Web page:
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Clyde River taps into science

Karen Mackenzie
Northern News Services
Monday, August 6, 2007

CLYDE RIVER - Rockslides, invasive species and frequent polar bear visits are just a few of the changes that Clyde River residents have seen in recent years.

In order to help their community adjust to its shifting environment, some residents decided to tap into the scientific research that is frequently conducted around the area.

NNSL Photo/Graphic

Shari Gearheard, left, and Nick Illauq are co-chairs of the Clyde River Research Committee, which is helping to co-ordinate a major Nunavut-wide climate change project. - photo courtesy of Shari Gearheard

The Clyde River Research Committee (CRRC) was co-founded by hamlet council member Nick Illauq and fellow resident Shari Gearheard two years ago.

"We kind of both realized at the same time that there was a lot of research going on in Clyde River, and we thought there might be something we could do to make sure the community could benefit more from it, in terms of research or economic benefits as well," Gearheard said.

This fall, the CRRC will celebrate the opening of a research and heritage centre, which will be housed in a building purchased with funds from the Department of Economic Development and Transportation.

Within it, the group hopes to collect the traditional and scientific knowledge that is being gathered around the community, and train residents in the research field.

"A real important part is the development of jobs," Gearheard said. "We're here all year, and if we have skilled local people working out of our own centre, we can collect this research for (outside groups) ourselves."

CRRC is holding a naming contest for the centre, and will chose a winner on Aug. 15.

Late last year, Illauq travelled to Iqaluit and successfully lobbied the territorial government to use Clyde River as a focus community in its development of a Nunavut-wide climate change adaptation plan.

The study, a collaboration of Natural Resources Canada, Memorial University and the Canadian Institute of Planners, will be used to help Nunavut communities affected by climate change to adapt their planning for its consequences.

Signs of climate change are visible throughout the land surrounding his community, he said.

"We had a tsunami scare in the summer of 2006 and it opened our eyes to how vulnerable we are, and the lack of planning we have," Illauq said. "The land is literally changing in real time. There are cabins all over Clyde Inlet, and some of them have had close calls with major landslide and rockslide. The campsites that people used to use are too dangerous."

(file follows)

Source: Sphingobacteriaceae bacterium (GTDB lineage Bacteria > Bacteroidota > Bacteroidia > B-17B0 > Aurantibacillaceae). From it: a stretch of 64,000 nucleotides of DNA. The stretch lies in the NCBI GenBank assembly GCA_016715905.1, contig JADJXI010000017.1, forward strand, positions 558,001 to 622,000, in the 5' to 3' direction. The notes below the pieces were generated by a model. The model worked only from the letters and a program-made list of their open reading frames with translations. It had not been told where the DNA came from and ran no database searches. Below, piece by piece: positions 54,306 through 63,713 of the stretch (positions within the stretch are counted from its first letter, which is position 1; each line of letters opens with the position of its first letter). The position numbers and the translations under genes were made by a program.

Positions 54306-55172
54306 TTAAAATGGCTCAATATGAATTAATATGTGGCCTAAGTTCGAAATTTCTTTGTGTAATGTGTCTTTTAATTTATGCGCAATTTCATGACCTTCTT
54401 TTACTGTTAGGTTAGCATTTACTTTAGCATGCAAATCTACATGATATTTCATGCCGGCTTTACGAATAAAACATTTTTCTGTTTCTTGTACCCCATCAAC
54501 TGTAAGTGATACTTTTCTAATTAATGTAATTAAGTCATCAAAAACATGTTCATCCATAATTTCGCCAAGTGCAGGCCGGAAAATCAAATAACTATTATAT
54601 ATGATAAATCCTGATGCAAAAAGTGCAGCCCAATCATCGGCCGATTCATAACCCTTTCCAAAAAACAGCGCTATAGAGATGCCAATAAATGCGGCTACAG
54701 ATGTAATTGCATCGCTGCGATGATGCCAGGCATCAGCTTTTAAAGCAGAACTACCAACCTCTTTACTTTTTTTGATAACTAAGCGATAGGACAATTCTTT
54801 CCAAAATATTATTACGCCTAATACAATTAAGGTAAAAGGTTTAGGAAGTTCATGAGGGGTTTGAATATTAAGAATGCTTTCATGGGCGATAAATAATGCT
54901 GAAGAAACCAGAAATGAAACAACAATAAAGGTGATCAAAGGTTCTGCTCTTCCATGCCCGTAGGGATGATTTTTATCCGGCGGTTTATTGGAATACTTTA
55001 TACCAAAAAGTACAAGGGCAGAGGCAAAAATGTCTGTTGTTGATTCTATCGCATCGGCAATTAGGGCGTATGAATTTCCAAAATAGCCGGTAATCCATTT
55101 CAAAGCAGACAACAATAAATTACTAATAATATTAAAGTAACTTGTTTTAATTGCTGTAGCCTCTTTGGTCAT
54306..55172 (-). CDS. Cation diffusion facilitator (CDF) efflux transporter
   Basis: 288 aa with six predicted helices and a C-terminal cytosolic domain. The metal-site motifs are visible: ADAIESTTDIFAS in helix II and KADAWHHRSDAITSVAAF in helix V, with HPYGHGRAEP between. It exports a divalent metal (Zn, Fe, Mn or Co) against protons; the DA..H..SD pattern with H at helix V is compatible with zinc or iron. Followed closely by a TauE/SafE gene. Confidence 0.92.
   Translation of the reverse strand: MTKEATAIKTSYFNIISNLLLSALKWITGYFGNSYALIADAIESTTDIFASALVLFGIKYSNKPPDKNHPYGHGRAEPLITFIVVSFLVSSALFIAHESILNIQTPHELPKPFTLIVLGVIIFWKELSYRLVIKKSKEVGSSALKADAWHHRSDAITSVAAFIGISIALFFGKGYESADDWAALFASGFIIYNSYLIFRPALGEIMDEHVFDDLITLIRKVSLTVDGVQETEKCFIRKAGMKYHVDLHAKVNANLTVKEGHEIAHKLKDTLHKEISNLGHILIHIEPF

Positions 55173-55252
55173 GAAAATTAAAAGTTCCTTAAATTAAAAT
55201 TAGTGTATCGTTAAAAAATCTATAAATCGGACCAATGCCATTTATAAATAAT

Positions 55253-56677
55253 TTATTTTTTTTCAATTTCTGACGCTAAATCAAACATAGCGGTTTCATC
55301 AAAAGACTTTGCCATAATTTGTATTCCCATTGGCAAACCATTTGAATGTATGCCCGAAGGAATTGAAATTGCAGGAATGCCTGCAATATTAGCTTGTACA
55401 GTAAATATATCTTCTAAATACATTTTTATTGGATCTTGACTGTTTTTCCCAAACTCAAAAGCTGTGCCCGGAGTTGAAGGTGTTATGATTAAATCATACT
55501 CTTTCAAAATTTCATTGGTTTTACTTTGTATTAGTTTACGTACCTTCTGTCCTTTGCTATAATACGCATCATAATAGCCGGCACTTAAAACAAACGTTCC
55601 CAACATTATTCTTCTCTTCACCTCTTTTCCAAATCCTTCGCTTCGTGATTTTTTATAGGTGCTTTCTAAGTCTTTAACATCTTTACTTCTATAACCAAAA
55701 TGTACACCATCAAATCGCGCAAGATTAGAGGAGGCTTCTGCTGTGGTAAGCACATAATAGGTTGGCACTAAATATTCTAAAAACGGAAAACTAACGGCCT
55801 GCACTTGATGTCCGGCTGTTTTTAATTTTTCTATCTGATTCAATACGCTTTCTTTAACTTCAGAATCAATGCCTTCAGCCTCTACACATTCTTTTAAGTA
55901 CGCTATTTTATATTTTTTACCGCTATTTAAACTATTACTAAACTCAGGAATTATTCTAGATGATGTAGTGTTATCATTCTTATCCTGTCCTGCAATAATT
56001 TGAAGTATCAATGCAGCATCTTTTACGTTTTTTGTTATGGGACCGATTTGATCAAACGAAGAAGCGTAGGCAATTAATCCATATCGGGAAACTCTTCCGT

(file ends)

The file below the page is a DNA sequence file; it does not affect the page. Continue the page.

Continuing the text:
Invasive species, particularly killer whales, are becoming a nuisance to other wildlife.

"They are killing everything they can see. Last summer, narwhals were beaching themselves to get away from the killer whales. If there's less narwhals, there's less narwhals for the people," Illauq said. "And the weirdest thing - you can keep on boating until late September or even November, when that was never something to even be thought of."

Since July 21, visiting researchers have been studying vegetation, terrain, water supply and sea level in Clyde River.

A similar study is taking place simultaneously in Iqaluit.

Much of this research is based on elementary technology, and could easily be transferred to local workers in the future, according to Jackie Bourgeois, Nunavut's climate change co-ordinator.

"A lot of it up here has been perceived as highly technical...we want to show people that it's accessible," she said.

The presence of a group like the CRRC is a big boost for outside researchers, according to David Mate, project leader for Natural Resources Canada's earth sciences sector, who is working on the adaptation plan.

"For years we've been doing work in the North, but there's always been a bit of a hard time to co-ordinate work with the communities," he said.

"With the research committee...it's been such a great collaboration. We have no idea how to co-ordinate people on the ground and tap into the traditional knowledge like they do. It's a great dynamic."

While Illauq said he is heartened by the amount of research taking place in the North, the rate of change is worrisome.

"There's always the thought in my head that says, 'Even if we start now, how much of the effects will the Inuit still face in the future?'"